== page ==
Study Guide

1. What is free trade?

Free Trade: a complete lack of restrictions on international trade

An excellent overview of free trade is available at Wikipedia. It contains much more detailed information than is in this study guide and is well-worth reading.

Free Trade, as an ideal, is a situation where trade between different countries can occur with no interference from governmental or regulatory bodies. In practice, it is unusual to find perfectly free trade. Countries generally corrupt free trade with one of three primary measures:

  • Import tariffs: taxes levied on goods coming into the country
  • Export subsidies: payments made by the government to encourage the export of specific products
  • Export controls: restrictions on what may be exported from a country

2. How do these relate to protectionism?

Obviously, import tariffs and export subsidies are established primarily to cater to protectionism. Protectionism is where a country decides to help a domestic industry by giving it an advantage relative to foreign competition. For instance, a common import tariff in the United States is on foreign-made cars. Cars imported from other countries have an additional tax that domestic car producers do not pay, giving them an advantage.

Because of this artificial tax, domestic consumers end up paying more than necessary for a car. Why, then, would any country allow this sort of protectionist policy? Often times, it is thought that even though consumers pay higher prices, the overall good done to the economy by keeping an industry intact, and therefore people employed, outweighs this cost. Cynics argue that these industries are kept alive only by political lobbying efforts.

Similarly to import tariffs, export subsidies give an advantage to domestic competitors over foreign competitors. One of the most notorious export subsidies in the United States today is agricultural subsidies. Many critics of these subsidies claim that US agricultural subsidies hurt developing nations by giving our domestic farmers a trade advantage over domestic farmers in these developing nations. The foreign farmers are unable to charge as high a price as they normally would, and eventually may be unable to continue farming. When a country with a weak economy becomes dependent on imports for food, there are possibilities of food shortages and low consumer confidence.

However, many see these arguments as a clandestine protectionist policy. Proponents of agricultural subsidies argue that the same reasons developing nations seek to eliminate our subsidies should encourage us to keep the subsidies. The United States should not allow its domestic farming industry to wither away because then we will be the ones dependent on cheap foreign sources of food. It can hardly be disputed that the US's current position as the "breadbasket of the world" gives it tremendous negotiating power with developing nations all over the world.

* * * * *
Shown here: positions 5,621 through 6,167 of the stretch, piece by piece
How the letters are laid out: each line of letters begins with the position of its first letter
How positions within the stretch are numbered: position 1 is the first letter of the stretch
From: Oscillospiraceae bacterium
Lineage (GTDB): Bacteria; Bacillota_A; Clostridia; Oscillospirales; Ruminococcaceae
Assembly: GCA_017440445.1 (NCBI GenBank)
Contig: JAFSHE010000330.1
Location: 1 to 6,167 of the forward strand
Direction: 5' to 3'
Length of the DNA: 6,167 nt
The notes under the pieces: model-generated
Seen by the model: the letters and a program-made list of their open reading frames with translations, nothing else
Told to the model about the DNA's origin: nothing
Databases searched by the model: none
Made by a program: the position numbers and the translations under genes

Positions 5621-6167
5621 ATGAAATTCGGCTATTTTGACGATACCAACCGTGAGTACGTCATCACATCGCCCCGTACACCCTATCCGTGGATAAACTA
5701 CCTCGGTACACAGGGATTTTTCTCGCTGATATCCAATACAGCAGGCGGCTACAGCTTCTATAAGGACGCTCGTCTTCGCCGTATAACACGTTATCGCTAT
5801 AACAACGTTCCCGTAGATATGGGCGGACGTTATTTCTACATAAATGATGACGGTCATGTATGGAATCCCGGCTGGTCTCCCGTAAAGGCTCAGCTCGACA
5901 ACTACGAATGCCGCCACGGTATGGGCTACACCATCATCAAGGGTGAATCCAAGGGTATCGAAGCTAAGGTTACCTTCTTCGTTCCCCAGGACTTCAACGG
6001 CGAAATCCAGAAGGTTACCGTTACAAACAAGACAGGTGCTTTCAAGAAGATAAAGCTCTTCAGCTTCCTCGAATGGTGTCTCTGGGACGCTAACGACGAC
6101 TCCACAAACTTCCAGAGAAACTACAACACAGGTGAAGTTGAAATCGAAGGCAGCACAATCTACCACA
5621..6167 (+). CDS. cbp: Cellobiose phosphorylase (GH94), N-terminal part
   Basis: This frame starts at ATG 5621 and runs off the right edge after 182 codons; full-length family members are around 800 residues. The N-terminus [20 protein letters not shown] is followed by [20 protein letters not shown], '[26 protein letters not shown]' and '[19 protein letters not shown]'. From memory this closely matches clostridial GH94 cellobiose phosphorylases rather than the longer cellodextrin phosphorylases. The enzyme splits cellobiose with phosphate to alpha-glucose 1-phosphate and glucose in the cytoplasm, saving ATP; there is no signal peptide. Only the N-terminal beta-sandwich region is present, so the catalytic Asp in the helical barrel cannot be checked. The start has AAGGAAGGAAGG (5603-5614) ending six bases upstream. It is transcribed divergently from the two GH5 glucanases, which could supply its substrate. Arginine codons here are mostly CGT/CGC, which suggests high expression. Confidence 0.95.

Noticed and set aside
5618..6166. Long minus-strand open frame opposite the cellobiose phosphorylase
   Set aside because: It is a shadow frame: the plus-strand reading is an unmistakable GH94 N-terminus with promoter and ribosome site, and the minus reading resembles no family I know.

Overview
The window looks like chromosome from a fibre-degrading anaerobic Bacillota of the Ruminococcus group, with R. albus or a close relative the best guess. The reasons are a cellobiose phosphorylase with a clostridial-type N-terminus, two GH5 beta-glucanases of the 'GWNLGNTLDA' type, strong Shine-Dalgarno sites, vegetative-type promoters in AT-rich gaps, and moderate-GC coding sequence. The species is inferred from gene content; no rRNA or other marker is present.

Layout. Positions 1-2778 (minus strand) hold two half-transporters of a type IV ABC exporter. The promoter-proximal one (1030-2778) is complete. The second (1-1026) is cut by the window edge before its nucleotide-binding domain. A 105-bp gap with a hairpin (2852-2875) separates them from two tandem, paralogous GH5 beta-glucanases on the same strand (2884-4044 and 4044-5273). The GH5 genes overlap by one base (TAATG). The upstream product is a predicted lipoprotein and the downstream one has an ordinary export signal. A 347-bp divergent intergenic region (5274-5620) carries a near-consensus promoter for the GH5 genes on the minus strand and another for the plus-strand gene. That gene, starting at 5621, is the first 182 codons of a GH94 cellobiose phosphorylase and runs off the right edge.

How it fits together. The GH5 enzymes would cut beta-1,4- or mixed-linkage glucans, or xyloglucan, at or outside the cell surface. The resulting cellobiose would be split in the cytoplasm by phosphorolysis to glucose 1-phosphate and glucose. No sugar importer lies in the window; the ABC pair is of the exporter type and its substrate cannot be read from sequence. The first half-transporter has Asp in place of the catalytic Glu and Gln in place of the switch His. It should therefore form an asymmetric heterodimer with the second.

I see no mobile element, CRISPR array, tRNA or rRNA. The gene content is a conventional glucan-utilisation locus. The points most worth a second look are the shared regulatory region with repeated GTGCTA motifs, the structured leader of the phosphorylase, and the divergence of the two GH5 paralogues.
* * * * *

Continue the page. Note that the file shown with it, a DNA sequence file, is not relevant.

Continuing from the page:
3. How do export controls fit in?

Export controls, the third major interference to Free Trade, apply primarily to items that may pose a threat to national security if let out of the country. The most common item for export controls to be applied to, of course, is powerful military weaponry, including nuclear, chemical, and biological weapons. However, ever since computers made a large impact in the Manhattan Project, computers and computer-related technology have also been subject to export controls. Indeed, export controls on "supercomputers" were established in 1949 to prevent Soviet bloc countries from achieving the technology necessary to develop their own nuclear weapons. For many years, this was deemed practical and necessary. However, since the explosion in power of personal computers and the advent of software that allows many personal computers to be linked together into a giant cluster capable of supercomputer-like performance, many have argued that these restrictions are outdated and unnecessary.

More recently, strong encryption has been targetted for export controls. Many sources claim that allowing strong encryption to fall into the hands of enemies of the United States, including terrorists, will simply make it easier for them to attack or undermine us. Others argue that strong encryption technology is already available internationally, so what is the point of limiting the export of our own technology? The only purpose of the export controls is seemingly to put American producers of encryption technology at a disadvantage, by making them unable to sell their products on the world market.